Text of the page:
The system is a good example of the kind of community transportation network Transport Action encourages, connecting residents across the 16 communities in the county, and to GO train and bus services at Barrie and Bradford.

The foundation for LINX Transit’s success was laid in 2017 when the Simcoe County council approved a five-year, $5 million initiative. Having now concluded their five-year launch plan, LINX Transit boasts an extensive network, with six routes traversing the county:

Route 1: Penetanguishene/Midland to Barrie
Route 2: Wasaga Beach to Barrie
Route 3: Orillia to Barrie
Route 4: Collingwood to Wasaga Beach
Route 5: New Tecumseth to Bradford West Gwillimbury
Route 6: Midland to Orillia

The network operates fully accessible buses, and the county also offer a LINX PLUS+ door-to-door accessible service for eligible residents, and for visitors who are registered for accessible service in another community. 

In a press release, Dennis Childs, the transit manager for the County of Simcoe, remarked on the growth of LINX Transit. “Since the start of LINX Transit, we’ve grown dramatically. Starting out with just four buses, we now operate more than 30,” Childs stated. “Thanks to the hard work of our operators, mechanics, and supervisory staff, we saw our ridership double in 2022, and we look forward to building up LINX Transit through our transportation master plan.”

A key feature of LINX Transit is its strategic route design, with stops at major hubs, including hospitals, educational institutions, and employment centers. This approach provides convenient access to essential services and job opportunities, fostering economic growth and improving the lives of the county’s residents.

Simcoe County is now in the process of updating its transportation master plan, which will incorporate a comprehensive transit review. With future growth and expansion in mind, this review will serve as the foundation for five-year and ten-year plans aimed at enhancing transportation connections between local municipalities. The county council is set to evaluate suggestions and proposals, with input from residents and key community stakeholders.

Local citizen advocates affiliated with Transport Action have written to request weekend and evening service on all routes, including Route 2 to provide a connection into Collingwood on weekends which should be a significant opportunity to grow ridership further. The extension of route 3 to connect with GO at Allendale Waterfront, and additional stops in Midhurst to access the county museum and other key destinations, were also suggested. We are awaiting a response.

County Warden Basil Clarke also emphasized the importance of LINX Transit, stating, “LINX Transit connects Simcoe County and provides our communities with affordable, reliable and environmentally responsible transportation to and from our major business, education and health hubs.” He further expressed the County Council’s dedication to nurturing the growth of this transit service, acknowledging its popularity and effectiveness.

London Mayor Josh Morgan meeting with Transport Action Ontario board members Ken Westcar, Tariq Khan, and Terry Johnson.
Aug 14

London should become a regional rail and bus hub

By Transport Action Ontario | Southwestern Ontario

London is the economic hub of southwestern Ontario; and should also be its mobility hub with frequent and reliable rail and bus connections throughout the region. This was the message shared by all when Mayor Josh Morgan met with public transportation advocates and researchers from Transport Action Canada on August 10, 2023.

The group discussed the need to revive the promised, but subsequently cancelled, improvement plans for GO services on the North Main Line through Stratford and Kitchener. The service is be cut in October with the province asserting that “infrastructure will no longer be available to maintain this service”. The facts supporting this statement are obscure, but it is known that the CN track between London and Kitchener is in extremely poor condition, with train speeds limited to 30 mph over most of the route, which is why the train current takes four hours to reach Toronto, 90 minutes slower than in the 1990s. At the last provincial election, Premier Doug Ford promised an investment of $120M to address this, providing a more frequent service to London on a more attractive schedule.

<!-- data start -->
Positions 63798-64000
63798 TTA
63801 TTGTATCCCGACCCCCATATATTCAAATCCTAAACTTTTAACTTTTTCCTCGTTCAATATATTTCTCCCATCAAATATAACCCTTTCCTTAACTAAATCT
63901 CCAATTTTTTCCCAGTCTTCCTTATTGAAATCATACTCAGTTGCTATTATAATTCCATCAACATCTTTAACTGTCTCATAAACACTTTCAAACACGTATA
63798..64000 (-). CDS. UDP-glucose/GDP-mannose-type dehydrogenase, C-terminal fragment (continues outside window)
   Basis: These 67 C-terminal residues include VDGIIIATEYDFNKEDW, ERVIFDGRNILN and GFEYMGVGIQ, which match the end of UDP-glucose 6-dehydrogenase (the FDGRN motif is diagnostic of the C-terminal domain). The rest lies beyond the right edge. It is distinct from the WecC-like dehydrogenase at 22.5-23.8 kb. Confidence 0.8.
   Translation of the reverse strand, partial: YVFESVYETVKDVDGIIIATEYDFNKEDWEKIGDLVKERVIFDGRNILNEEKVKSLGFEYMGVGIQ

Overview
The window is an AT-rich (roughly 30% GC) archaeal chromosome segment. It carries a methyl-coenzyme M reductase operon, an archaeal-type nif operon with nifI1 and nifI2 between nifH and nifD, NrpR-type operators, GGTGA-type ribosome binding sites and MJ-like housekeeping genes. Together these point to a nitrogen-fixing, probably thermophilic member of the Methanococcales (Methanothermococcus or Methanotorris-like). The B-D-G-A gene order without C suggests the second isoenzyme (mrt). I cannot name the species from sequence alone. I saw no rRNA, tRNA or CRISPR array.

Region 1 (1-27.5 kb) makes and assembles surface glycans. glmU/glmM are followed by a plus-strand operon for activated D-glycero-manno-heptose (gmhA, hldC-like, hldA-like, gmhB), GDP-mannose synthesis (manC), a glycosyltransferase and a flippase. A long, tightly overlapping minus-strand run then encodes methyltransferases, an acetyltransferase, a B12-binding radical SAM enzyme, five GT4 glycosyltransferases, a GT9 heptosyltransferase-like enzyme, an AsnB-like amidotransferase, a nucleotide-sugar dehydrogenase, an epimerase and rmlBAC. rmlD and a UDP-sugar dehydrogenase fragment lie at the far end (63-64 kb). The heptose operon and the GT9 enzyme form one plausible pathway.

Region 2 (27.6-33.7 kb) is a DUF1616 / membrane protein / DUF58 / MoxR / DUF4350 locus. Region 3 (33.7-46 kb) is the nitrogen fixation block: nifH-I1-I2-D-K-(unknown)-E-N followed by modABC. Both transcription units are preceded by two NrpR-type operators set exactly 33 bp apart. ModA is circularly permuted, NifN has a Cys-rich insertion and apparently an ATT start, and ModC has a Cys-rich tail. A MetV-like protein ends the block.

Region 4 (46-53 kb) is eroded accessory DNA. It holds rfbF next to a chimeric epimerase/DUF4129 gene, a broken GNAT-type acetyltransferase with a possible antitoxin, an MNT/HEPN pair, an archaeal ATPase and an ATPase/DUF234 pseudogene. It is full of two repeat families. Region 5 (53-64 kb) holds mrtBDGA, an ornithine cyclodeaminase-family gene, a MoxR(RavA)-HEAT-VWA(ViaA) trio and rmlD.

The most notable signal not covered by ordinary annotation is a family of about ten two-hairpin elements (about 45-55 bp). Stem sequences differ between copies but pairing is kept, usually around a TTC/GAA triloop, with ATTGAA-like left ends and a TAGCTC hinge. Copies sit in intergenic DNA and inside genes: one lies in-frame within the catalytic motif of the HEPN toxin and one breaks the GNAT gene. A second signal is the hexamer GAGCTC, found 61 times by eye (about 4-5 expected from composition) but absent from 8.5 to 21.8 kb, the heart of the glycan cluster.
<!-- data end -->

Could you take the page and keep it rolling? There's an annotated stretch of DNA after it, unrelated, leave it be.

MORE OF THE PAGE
Transport Action has been campaigning for improved service on this route since the federal government directed VIA Rail to cut back services in 2011, an effort supported by the Stratford and District Chamber of Commerce and all communities through which the North Main Line passes. Together we must speak with a robust and strident voice to the Ford government about the vital importance of adequate passenger rail services, extending the strategy adopted by Kitchener to securing a provincial commitment for all-day/two way GO train services.

It is also hoped that ongoing studies by both senior levels of government will result in timely improvements in rail service in southwestern Ontario, in addition to the promised return of the morning VIA train, #82, to Toronto this fall. With all three levels of government working together, London’s station could become the nexus of rail, motorcoach, and intercommunity bus routes throughout the region, providing both reliable mobility and a safe, fully accessible, place to make connections.

Transport Canada has engaged CPCS Transcom to undertake a SWO rail capacity study, as promised by former Transport Minister Omar Alghabra in London last year. This study is expected to recommend investments to significantly increase VIA Rail services between Toronto and London on the route through Brantford. However, this has in indefinite timeline having been framed by the federal government as “phase two” of the slow-moving High Frequency Rail project. This delay is unnecessary, and Transport Canada should advance much-needed investment in southwestern Ontario in parallel with the Toronto to Quebec City project.

The provincial government has contracted Arcadis/IBI Group to work on an extension of the previous SWO Transportation Task Force Report covering all modes. The original report of the Task Force, chaired by previous mayor Ed Holder, has not yet been made public by the Minister of Transportation.